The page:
|Publication number||US7352368 B2|
|Application number||US 10/837,811|
|Publication date||Apr 1, 2008|
|Filing date||May 3, 2004|
|Priority date||May 3, 2004|
|Also published as||US20050243083|
|Publication number||10837811, 837811, US 7352368 B2, US 7352368B2, US-B2-7352368, US7352368 B2, US7352368B2|
|Inventors||R. Allen Frazelle, Scott C. Hennes, Paul W. Layne|
|Original Assignee||Sas Institute Inc.|
|Export Citation||BiBTeX, EndNote, RefMan|
|Patent Citations (14), Non-Patent Citations (2), Referenced by (18), Classifications (7), Legal Events (4)|
|External Links: USPTO, USPTO Assignment, Espacenet|
The present invention relates generally to displaying images and more particularly to generating images for display on computer-human interfaces.
Web browsers handle many different types of images, and may allow information associated with the images to be displayed to the user. As an illustration, a user can use a pointing device to mouse over a portion of an image. While mousing over the image, tip information or other type of information that may be associated with the image is displayed to the user. However, during the generation of an image for use with a web browser, such useful information as well as other information associated with an image may be lost. In accordance with the teachings provided herein, systems and methods are disclosed herein to address this and other issues related to handling images.
As an example of a system and method disclosed herein, metadata and shape data related to a three-dimensional object are received. The shape data defines the three-dimensional object in a three-dimensional coordinate format. Computer instructions are generated that define region(s) of the object in a two-dimensional format. The instructions include the metadata and allow a user to access metadata associated with the image being displayed to a user.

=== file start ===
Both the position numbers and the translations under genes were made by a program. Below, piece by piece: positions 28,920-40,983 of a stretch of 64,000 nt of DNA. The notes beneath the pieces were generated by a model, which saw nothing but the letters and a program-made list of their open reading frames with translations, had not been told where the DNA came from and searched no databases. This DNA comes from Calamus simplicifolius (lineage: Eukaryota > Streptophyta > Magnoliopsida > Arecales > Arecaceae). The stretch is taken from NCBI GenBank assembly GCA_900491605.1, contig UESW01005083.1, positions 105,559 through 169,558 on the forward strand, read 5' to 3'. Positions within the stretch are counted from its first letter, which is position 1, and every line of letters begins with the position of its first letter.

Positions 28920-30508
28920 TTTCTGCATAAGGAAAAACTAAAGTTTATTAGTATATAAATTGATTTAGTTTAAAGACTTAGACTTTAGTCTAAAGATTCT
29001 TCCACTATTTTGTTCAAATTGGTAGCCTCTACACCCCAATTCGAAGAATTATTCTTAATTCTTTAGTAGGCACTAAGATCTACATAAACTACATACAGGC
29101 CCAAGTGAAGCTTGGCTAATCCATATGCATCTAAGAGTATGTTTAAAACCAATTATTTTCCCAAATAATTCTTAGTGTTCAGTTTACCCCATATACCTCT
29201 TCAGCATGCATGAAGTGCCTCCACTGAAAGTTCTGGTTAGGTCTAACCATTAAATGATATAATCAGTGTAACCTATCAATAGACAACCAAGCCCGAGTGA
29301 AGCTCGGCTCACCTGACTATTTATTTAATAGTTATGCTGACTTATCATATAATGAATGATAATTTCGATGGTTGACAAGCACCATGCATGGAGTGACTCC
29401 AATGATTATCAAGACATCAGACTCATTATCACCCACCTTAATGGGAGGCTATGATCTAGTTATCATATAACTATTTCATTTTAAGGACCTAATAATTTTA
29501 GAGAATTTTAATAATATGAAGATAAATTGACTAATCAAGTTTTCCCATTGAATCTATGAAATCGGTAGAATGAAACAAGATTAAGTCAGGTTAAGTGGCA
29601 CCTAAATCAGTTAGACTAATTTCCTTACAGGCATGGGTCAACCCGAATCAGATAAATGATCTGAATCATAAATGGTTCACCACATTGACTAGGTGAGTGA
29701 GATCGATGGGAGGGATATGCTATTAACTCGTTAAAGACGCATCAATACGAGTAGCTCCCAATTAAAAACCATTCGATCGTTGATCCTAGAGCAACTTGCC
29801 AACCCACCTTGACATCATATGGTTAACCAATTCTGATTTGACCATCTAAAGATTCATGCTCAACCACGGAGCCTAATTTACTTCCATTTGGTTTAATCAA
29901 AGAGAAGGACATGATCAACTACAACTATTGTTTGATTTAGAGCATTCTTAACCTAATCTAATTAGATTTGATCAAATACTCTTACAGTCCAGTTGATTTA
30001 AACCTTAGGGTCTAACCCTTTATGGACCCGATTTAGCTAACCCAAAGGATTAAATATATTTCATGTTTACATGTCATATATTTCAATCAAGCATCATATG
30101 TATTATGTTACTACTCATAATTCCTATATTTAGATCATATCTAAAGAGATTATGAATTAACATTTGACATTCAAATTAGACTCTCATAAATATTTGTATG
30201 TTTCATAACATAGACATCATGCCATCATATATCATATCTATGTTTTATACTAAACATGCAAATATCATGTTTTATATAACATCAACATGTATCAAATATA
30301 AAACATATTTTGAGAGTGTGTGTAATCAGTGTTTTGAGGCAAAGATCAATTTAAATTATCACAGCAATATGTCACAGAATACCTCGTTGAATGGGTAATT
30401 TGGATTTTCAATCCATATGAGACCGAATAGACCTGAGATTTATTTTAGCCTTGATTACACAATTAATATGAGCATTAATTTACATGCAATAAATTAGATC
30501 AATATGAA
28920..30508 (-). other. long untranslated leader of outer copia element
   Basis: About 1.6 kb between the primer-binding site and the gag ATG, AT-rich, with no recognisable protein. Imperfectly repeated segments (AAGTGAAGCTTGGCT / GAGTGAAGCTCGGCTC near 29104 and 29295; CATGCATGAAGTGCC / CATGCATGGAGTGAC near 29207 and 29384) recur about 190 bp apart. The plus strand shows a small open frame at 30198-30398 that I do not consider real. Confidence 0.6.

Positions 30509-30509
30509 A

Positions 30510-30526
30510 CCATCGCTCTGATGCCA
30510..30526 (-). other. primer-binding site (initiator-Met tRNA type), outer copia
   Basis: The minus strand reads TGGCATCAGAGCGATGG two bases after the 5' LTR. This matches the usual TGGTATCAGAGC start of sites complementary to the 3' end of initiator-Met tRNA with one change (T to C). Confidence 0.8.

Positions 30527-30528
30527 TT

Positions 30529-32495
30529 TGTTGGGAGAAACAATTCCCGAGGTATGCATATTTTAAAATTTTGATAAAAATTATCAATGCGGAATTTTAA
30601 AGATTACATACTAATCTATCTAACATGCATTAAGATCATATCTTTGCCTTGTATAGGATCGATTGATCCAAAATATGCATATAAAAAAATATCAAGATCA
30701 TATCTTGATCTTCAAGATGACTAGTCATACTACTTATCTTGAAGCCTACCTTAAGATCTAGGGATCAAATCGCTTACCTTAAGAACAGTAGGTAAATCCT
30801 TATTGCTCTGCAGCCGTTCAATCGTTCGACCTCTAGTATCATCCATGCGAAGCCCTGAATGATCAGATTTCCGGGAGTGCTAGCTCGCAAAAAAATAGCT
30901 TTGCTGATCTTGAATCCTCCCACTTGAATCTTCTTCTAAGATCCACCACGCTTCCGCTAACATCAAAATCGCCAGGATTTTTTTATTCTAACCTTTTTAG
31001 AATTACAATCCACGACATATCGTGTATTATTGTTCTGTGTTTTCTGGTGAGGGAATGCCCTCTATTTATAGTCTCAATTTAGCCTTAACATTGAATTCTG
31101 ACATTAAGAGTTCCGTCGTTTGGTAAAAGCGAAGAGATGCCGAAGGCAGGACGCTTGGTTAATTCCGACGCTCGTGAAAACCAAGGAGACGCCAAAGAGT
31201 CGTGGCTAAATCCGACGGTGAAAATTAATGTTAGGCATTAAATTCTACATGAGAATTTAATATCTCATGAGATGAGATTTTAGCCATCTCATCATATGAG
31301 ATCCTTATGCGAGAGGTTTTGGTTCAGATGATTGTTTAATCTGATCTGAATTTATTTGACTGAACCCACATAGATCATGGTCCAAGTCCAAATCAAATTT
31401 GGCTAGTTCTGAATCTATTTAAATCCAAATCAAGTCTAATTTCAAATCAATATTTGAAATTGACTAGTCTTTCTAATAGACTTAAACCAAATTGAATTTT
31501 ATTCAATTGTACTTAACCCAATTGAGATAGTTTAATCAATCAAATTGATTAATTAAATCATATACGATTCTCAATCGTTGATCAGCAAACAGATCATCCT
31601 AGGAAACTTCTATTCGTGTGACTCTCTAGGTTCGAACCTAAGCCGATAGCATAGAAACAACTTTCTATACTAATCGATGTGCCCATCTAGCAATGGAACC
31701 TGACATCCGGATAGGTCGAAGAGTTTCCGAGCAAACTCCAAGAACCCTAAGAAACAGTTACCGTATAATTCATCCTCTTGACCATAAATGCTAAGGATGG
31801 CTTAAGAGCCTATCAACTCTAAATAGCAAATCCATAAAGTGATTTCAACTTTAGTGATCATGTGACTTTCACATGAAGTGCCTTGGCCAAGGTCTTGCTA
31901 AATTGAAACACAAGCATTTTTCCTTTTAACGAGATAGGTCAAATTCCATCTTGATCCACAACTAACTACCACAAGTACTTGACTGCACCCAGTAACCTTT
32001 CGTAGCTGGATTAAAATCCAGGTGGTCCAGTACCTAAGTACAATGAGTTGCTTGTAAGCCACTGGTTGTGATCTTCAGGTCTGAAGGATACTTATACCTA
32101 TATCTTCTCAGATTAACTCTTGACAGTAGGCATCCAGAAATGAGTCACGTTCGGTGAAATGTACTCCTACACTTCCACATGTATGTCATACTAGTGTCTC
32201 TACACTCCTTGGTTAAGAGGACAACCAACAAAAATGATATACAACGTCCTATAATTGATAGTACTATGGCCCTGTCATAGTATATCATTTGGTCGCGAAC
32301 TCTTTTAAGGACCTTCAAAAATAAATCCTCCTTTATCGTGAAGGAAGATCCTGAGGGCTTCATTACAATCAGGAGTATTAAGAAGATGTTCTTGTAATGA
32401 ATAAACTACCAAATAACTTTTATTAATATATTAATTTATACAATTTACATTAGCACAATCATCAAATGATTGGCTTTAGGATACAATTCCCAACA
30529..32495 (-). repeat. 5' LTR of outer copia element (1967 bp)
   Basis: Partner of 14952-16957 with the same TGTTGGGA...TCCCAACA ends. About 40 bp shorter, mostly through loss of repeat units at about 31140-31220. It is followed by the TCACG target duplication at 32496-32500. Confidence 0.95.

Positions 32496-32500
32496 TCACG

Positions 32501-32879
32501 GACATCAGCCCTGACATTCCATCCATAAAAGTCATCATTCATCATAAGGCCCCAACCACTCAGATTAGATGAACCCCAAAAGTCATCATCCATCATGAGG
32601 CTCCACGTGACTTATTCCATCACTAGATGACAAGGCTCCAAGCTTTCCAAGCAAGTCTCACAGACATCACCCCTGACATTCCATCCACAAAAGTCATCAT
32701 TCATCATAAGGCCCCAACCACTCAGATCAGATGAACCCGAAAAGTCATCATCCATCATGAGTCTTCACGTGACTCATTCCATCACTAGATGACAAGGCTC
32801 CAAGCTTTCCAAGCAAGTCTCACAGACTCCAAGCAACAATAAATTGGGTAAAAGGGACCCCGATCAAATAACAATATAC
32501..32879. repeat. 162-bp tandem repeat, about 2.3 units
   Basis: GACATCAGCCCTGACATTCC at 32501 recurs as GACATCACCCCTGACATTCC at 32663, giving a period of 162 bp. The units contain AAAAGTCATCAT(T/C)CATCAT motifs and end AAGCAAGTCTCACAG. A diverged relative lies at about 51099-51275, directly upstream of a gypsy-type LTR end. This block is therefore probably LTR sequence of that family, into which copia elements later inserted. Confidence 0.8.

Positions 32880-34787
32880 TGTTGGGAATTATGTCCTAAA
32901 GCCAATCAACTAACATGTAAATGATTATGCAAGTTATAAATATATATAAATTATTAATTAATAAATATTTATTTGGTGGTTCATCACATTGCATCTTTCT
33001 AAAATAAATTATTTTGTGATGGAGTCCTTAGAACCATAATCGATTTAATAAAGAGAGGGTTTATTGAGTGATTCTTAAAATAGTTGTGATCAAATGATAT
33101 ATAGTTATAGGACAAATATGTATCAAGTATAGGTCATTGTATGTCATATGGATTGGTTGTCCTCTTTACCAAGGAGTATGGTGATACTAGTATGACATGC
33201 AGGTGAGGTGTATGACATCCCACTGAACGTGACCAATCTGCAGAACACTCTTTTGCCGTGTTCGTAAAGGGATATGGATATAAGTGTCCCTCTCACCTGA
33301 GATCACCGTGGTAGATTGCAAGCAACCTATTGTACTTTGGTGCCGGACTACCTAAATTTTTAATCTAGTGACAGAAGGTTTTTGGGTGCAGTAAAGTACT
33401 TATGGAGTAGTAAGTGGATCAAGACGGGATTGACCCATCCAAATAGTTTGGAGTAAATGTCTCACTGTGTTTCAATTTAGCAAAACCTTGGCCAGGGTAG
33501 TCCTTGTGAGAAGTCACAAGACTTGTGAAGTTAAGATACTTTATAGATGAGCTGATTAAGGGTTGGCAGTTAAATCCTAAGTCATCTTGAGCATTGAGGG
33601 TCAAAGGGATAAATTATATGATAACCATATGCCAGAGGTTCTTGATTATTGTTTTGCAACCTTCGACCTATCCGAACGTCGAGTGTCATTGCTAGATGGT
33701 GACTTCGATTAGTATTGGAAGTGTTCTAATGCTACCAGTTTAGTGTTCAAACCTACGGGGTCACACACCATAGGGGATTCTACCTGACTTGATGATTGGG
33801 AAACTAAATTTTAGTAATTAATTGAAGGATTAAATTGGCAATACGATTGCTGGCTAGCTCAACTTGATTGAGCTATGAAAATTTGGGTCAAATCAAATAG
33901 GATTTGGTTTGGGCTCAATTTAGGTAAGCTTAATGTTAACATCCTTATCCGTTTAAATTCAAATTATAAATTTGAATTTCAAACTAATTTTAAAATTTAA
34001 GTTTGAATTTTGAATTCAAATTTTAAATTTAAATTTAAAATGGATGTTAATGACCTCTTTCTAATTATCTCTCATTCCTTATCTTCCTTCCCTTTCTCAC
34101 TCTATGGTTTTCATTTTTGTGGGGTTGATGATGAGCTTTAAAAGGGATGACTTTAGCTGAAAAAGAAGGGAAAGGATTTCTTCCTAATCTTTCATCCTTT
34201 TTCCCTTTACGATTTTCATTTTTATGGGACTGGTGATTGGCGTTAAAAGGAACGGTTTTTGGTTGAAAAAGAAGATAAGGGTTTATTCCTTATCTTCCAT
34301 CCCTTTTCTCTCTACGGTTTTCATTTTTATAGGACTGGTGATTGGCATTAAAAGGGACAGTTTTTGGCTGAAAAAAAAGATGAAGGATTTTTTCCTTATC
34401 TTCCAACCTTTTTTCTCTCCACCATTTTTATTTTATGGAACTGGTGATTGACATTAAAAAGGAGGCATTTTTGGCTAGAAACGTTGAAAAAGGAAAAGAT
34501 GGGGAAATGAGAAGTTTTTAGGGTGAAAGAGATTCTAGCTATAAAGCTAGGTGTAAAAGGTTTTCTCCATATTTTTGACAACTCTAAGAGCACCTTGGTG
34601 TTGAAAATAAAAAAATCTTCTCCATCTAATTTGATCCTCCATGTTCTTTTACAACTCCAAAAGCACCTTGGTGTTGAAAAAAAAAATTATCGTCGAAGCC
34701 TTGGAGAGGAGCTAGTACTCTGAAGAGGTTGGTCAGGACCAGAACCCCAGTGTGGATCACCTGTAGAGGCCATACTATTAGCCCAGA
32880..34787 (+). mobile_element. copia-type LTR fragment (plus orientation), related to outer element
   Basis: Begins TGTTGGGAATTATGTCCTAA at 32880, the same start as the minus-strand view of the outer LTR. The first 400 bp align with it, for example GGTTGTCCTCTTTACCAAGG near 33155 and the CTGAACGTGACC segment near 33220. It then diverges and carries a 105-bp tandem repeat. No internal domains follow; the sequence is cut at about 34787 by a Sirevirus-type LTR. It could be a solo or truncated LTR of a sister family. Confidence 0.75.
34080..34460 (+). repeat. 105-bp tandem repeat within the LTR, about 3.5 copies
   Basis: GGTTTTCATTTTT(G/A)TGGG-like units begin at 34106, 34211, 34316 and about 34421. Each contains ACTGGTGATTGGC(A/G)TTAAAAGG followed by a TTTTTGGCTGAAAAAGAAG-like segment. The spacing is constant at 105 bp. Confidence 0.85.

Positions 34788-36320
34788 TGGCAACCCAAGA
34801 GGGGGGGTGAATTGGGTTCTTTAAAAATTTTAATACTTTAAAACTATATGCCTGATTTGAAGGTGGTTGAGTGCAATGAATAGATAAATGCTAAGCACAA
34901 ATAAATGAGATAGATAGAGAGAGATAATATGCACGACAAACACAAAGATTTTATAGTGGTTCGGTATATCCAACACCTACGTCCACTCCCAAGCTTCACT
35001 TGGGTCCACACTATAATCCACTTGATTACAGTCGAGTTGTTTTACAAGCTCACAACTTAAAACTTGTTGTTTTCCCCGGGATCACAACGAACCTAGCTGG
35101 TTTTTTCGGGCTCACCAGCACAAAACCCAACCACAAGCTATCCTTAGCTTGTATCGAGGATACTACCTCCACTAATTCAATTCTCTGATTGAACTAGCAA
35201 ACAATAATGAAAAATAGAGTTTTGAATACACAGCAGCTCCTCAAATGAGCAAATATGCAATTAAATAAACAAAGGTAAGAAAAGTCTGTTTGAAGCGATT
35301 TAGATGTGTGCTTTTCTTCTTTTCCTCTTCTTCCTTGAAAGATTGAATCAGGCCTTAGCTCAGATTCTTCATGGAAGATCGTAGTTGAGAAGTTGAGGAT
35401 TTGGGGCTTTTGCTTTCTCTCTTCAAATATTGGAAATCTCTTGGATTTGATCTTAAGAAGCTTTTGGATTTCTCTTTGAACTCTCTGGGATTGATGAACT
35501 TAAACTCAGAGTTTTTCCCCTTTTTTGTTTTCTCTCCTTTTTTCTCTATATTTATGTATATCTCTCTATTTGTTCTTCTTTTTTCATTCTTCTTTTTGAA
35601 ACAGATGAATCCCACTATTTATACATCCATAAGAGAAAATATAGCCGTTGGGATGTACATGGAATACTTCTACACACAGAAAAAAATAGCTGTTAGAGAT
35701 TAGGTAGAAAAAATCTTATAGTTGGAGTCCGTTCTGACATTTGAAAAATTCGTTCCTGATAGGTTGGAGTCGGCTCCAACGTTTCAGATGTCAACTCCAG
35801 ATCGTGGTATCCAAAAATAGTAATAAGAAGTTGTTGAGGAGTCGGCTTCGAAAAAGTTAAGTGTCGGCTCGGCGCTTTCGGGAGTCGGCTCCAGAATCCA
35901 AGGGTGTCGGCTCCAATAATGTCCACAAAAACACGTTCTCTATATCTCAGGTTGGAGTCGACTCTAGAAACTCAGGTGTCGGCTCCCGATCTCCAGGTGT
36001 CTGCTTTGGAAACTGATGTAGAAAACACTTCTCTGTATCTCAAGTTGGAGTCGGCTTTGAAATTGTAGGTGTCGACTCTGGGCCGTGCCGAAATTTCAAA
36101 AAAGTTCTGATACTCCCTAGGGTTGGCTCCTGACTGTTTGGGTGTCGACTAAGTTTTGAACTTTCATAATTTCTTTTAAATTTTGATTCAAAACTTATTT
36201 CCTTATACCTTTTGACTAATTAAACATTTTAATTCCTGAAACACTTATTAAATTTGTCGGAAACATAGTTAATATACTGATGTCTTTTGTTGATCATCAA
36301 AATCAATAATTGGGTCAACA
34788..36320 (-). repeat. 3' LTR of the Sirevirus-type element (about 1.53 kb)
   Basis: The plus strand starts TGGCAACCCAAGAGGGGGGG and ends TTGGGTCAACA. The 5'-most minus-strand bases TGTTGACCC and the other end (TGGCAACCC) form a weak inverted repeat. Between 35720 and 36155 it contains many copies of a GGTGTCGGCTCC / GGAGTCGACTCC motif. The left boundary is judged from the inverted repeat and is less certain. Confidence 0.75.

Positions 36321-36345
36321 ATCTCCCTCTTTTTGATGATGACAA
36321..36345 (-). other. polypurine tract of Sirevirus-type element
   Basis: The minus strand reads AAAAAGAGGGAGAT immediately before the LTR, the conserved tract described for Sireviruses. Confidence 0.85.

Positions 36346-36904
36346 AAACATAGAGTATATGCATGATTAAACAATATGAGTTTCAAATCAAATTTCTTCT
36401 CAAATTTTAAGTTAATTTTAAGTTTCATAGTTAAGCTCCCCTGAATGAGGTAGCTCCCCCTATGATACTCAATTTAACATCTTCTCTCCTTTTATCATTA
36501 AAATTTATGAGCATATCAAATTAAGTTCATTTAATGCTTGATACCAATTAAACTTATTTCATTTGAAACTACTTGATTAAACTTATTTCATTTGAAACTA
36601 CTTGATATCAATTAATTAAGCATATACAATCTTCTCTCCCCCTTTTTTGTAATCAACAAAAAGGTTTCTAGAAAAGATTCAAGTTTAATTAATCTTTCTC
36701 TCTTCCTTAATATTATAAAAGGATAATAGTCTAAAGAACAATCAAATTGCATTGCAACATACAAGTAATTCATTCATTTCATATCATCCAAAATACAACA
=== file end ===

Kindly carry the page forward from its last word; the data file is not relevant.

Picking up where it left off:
The system 30 allows for content to contain image maps that have been generated from three dimensional object(s) 36. A three-dimensional object 36 may represent many different types of items, such as a three-dimensional version of a pie chart, geographical map or house.
Through use of information about a three dimensional object 36, an image map 38 is generated and provided to a user computer 32 via a server 42 having a data connection to the network 34. The image map 38 provides a list of coordinates relating to an image of a three-dimensional object 36, and defines one or more regions within the image.
The image map 38 contains information associated with a defined region. The information can be a hyperlink to another destination, mouse over tip information or other type information associated with the three-dimensional object 36. The created image map 38 allows a user to interact with a static image in, among other things, a web browser.
An example is shown in